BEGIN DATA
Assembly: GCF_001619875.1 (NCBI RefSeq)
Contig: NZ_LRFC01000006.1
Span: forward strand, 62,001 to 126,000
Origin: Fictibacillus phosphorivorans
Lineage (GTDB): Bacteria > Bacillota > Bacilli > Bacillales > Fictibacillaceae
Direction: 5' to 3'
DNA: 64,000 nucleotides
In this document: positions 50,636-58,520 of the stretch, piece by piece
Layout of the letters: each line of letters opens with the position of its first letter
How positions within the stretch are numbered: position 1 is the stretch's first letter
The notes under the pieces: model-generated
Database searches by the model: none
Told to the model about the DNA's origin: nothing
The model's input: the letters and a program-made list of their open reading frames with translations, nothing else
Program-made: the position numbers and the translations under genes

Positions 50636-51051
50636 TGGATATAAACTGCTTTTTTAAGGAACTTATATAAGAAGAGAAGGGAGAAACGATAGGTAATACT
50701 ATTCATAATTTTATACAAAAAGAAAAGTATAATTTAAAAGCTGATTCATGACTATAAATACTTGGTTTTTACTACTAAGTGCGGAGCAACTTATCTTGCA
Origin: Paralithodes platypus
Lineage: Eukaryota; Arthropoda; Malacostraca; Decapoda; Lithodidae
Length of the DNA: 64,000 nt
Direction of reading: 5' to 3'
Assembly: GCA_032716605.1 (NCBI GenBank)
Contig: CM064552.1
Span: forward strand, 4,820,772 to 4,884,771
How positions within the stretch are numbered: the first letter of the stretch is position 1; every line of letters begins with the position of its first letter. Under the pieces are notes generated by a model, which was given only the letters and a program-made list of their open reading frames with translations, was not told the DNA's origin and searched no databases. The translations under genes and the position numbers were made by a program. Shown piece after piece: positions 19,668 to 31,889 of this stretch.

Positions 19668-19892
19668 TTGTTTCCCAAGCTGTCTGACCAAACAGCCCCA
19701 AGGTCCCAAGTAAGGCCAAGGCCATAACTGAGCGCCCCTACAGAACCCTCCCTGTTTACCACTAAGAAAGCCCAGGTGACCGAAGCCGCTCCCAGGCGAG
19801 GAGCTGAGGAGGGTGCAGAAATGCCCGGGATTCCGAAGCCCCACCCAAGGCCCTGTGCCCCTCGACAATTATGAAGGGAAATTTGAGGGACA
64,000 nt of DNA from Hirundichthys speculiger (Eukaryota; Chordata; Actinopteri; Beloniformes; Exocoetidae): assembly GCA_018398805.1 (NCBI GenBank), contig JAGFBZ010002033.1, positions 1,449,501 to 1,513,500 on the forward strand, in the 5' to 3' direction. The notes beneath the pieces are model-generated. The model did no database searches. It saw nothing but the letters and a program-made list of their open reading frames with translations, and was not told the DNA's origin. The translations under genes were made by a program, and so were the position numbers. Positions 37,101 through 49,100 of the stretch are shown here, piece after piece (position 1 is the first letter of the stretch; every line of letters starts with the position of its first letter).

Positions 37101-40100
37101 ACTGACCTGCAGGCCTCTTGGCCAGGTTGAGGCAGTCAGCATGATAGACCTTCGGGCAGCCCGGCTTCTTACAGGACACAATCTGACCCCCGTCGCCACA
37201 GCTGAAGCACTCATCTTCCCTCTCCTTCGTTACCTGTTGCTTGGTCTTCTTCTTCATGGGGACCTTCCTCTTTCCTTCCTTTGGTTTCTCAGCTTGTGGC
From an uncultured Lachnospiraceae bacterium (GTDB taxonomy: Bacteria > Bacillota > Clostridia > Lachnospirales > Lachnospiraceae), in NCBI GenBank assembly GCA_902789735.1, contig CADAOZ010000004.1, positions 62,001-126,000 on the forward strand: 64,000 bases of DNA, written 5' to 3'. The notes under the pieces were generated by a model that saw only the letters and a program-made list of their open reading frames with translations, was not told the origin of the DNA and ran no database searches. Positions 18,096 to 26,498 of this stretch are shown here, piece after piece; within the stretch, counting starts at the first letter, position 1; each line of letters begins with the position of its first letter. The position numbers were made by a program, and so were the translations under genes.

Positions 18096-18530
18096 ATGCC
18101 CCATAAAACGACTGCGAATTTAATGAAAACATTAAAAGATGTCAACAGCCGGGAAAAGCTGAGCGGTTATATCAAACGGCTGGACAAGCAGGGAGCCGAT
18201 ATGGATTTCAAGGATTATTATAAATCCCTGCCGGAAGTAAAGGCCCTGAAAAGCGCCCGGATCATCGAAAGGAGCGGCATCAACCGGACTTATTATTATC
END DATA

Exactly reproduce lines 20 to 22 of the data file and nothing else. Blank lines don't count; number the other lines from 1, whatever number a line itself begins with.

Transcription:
Lineage: Eukaryota; Arthropoda; Malacostraca; Decapoda; Lithodidae
Length of the DNA: 64,000 nt
Direction of reading: 5' to 3'